The understanding of sex that I’d developed growing up was based on two often competing influences. On one hand, I saw the ever-­present magazines and billboards, watched the countless dumb movies, listened to the pop songs, even had a couple of friends with porn magazines. Like many around me, I learned implicitly to see sex as a commodity, one which was bought and sold around every corner of my information-­saturated life. From the pages of the Sports Illustrated swimsuit issue to the videos on MTV, I learned the pleasure of an easily accessible hormone rush. In my early adolescence, when the thought of encountering a real girl in a relationship was still mysterious, I imagined that these virtual experiences were like a prelude to real ones, something like smelling good food and anticipating what it will taste like.
On the other hand, I inhaled the influences of my family and parish community, and later my Jesuit high school. Sex was never about just sex; it was a symptom of a much grander and more expansive dimension of what made us human, namely our ability to reach out in love to others. And when we reach out in committed love to another in marriage, ready to give of ourselves fully and ready to receive the other in her integrity—that is when sex can be an experience of mutual self-­gift, of mutual appreciation. This was an extremely attractive image to me, encouraging me to imagine what it would be like to really fall in love with someone, rather than simply experience immediate sexual excitement. What if, I wondered, it was possible to really enter a relationship with someone I could love and trust, and who would love the real me in return? Wouldn’t sex with that someone be more lasting than the umpteen lukewarm hormone rushes I could experience in a day?
This early positive imagination about sex in the context of love allowed me to set the boundaries that I did, long before I had the courage to do anything close to acting on my desires. The first emotion I felt toward Laura was awe, along with some desire and fear. I wanted her and was afraid of her; it nearly paralyzed me the first time we went swimming together. Eventually, awe gave way to comfort and happiness. She made me feel wonderful, and let me know that I too made her feel wonderful, loved, and adored. Knowing that I had such an effect on someone was its own form of elation. I wanted not just some random sex with her, but—in whatever way I might have been capable of—to love her, to make love with her.
I wish I could say that I came to some moral high ground, but the truth is that my immaturity and cluelessness about relationships allowed the relationship to simply drift along. Yes, we had experienced emotional rushes together, but over time these yielded to self-­doubts and insecurities which, in the end, ended the relationship. When we broke up, I was dejected, pained. I had loved her, or at least I believed that I had loved her.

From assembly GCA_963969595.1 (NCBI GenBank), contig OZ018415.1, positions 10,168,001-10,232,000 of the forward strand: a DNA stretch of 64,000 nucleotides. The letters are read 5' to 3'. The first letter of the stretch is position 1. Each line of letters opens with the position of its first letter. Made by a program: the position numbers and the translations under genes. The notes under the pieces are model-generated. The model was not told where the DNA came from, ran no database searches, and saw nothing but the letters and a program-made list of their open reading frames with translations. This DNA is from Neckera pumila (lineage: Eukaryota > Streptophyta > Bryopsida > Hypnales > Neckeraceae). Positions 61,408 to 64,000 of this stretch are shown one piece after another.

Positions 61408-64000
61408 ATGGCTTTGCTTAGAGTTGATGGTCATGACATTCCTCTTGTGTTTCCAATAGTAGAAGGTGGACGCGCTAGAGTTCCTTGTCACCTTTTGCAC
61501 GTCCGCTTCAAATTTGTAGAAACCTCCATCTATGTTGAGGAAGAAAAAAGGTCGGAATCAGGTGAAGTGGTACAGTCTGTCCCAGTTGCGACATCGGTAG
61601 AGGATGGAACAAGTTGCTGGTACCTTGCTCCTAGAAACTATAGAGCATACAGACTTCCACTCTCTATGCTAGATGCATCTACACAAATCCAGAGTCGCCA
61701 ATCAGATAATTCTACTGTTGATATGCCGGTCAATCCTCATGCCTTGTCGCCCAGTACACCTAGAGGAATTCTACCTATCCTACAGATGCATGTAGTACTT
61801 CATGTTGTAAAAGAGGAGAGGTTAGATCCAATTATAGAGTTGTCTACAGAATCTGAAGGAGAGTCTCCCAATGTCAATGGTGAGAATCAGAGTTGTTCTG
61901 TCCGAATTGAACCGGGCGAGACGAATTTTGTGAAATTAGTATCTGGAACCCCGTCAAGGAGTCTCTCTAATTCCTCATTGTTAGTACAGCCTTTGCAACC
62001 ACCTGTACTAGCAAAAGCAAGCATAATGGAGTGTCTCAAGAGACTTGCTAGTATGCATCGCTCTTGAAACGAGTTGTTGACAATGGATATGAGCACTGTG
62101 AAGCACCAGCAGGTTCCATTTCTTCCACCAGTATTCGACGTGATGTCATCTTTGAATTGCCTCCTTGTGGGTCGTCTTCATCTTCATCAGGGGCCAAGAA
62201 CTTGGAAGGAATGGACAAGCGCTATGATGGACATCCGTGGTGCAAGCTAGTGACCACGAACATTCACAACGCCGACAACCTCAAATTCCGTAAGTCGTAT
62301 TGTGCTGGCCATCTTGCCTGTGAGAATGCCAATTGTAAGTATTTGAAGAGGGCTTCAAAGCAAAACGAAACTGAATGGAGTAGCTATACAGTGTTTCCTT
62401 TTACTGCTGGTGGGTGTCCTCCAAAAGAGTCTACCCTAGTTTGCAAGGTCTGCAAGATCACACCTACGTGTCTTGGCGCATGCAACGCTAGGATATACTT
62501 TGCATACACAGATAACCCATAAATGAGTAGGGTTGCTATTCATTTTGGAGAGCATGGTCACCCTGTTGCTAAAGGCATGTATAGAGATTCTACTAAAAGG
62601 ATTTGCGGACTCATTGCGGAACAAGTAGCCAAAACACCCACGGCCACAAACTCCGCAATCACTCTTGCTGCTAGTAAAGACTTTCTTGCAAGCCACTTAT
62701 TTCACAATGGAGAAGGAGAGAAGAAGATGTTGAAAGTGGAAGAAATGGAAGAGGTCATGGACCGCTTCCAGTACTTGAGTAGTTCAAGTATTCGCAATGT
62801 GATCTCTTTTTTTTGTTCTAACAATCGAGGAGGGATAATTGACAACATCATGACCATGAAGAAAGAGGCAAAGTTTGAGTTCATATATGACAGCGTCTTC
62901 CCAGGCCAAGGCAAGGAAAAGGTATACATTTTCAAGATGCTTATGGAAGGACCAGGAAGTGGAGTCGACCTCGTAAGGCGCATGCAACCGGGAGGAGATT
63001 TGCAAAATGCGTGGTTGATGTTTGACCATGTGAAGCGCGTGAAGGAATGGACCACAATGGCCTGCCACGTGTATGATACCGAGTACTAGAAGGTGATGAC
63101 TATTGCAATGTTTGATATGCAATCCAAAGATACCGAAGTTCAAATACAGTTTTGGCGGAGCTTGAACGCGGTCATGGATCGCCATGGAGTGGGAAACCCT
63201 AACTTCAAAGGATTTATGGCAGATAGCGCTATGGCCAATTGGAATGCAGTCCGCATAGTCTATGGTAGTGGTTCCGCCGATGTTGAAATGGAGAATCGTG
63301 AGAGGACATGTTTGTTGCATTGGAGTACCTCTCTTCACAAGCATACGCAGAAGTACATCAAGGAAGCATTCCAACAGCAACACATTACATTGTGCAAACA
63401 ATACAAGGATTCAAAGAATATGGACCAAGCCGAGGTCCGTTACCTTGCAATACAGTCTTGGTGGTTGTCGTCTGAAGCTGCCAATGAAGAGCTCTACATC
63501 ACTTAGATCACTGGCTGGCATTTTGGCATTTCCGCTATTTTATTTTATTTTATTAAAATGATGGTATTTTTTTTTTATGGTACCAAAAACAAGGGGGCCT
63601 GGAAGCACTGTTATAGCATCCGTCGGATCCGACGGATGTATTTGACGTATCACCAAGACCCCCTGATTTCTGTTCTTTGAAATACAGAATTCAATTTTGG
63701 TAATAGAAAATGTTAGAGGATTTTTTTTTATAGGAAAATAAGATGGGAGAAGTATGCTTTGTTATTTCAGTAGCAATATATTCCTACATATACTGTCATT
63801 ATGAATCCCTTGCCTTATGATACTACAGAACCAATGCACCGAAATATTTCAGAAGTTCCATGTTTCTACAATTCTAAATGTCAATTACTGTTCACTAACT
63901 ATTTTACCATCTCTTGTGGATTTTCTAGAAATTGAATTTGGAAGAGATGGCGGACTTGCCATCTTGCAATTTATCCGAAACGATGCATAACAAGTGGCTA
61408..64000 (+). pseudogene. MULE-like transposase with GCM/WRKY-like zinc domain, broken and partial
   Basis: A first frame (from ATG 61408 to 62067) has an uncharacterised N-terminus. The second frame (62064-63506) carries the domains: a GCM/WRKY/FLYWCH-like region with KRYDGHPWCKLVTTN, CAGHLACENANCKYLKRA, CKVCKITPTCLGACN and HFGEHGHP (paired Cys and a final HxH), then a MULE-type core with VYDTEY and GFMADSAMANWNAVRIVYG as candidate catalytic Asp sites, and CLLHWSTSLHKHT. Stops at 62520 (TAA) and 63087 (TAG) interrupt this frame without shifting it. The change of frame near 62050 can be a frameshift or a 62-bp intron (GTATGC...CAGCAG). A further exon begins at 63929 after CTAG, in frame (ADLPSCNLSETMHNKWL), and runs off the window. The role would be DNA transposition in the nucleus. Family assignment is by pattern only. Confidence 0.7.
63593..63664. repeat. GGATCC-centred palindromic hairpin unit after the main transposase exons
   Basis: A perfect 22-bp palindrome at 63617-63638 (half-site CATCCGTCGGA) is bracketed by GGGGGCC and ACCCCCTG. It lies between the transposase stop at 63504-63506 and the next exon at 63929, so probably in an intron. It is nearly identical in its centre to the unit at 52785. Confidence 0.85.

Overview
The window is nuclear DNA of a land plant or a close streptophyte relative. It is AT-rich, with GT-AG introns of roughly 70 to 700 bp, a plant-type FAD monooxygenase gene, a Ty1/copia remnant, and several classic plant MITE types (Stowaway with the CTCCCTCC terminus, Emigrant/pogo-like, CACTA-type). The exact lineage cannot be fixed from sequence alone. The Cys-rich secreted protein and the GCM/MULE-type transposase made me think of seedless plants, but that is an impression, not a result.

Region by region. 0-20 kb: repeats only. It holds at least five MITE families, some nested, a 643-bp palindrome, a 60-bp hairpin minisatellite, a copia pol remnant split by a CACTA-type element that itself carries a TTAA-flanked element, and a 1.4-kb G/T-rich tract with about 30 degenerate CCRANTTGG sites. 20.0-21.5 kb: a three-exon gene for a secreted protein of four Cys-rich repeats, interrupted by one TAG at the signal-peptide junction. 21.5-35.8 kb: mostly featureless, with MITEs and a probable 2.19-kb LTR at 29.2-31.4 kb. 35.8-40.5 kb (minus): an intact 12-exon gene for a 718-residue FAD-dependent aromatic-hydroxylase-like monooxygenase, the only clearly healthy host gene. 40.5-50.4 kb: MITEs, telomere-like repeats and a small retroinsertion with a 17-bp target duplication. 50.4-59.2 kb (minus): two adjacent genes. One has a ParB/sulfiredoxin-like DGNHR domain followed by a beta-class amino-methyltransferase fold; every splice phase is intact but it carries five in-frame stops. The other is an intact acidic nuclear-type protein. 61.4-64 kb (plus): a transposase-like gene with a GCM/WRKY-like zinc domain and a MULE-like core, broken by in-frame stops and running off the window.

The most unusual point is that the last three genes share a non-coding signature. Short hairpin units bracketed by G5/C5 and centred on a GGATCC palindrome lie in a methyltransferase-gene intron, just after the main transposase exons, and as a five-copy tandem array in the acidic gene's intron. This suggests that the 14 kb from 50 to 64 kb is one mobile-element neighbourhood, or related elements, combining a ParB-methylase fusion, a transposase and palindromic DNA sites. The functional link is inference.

After that I became careful about how to love. I bided my time, wanting to be sure that if I became involved in a relationship again it wouldn’t end with my hurting someone. When, as a senior, I started seeing someone again, I felt myself drawn in. She was moving quickly, perhaps too quickly for me. The progression of our physical relationship was exciting, but it troubled me. I shared my concerns with a friend—I didn’t want to have sex with her so soon, because I was afraid it would entangle us. This time, I felt, it was important to move slowly.
My concerns were justified. There was chemistry between us, which for me meant that our mutual attraction operated on something more primal than the level of careful forethought. Despite my inexperience I could tell that she desired me. In my more rational moments I could enjoy the simple fact of having a girlfriend, of feeling like a man of experience and insight into the opposite sex. But when we were together, I found myself divided between the competing urges of conscience and hormones, and the latter frequently quieted the former. I wanted to be a good person, a loving person, but I also felt energized by the thrill of physical encounter with her. Where would I draw the line?
It wasn’t that I lacked the desire—it would have been easy to let hormones take their course. But, although I couldn’t have articulated it well at the time, I sensed that there had to be more to a relationship than sex, and if our interactions were merely repeated buildups towards sex, then there was little else upon which to build a relationship. My strong stand on this point left me emotionally exhausted, because it felt as though we were pushing the boundary I’d internalized in many years of religious education. In fact, it was because this boundary became such a constant source of tension that I began to wonder whether we were really right for each other. I couldn’t have explained this to her at the time; I was just a high-­school kid. In retrospect, though, I think that what I felt was that she did not understand—and didn’t want to understand—why I thought the boundary was important.
The relationship didn’t last much longer. In the end, I realized that there wasn’t much else between us besides the physical chemistry. So we parted company.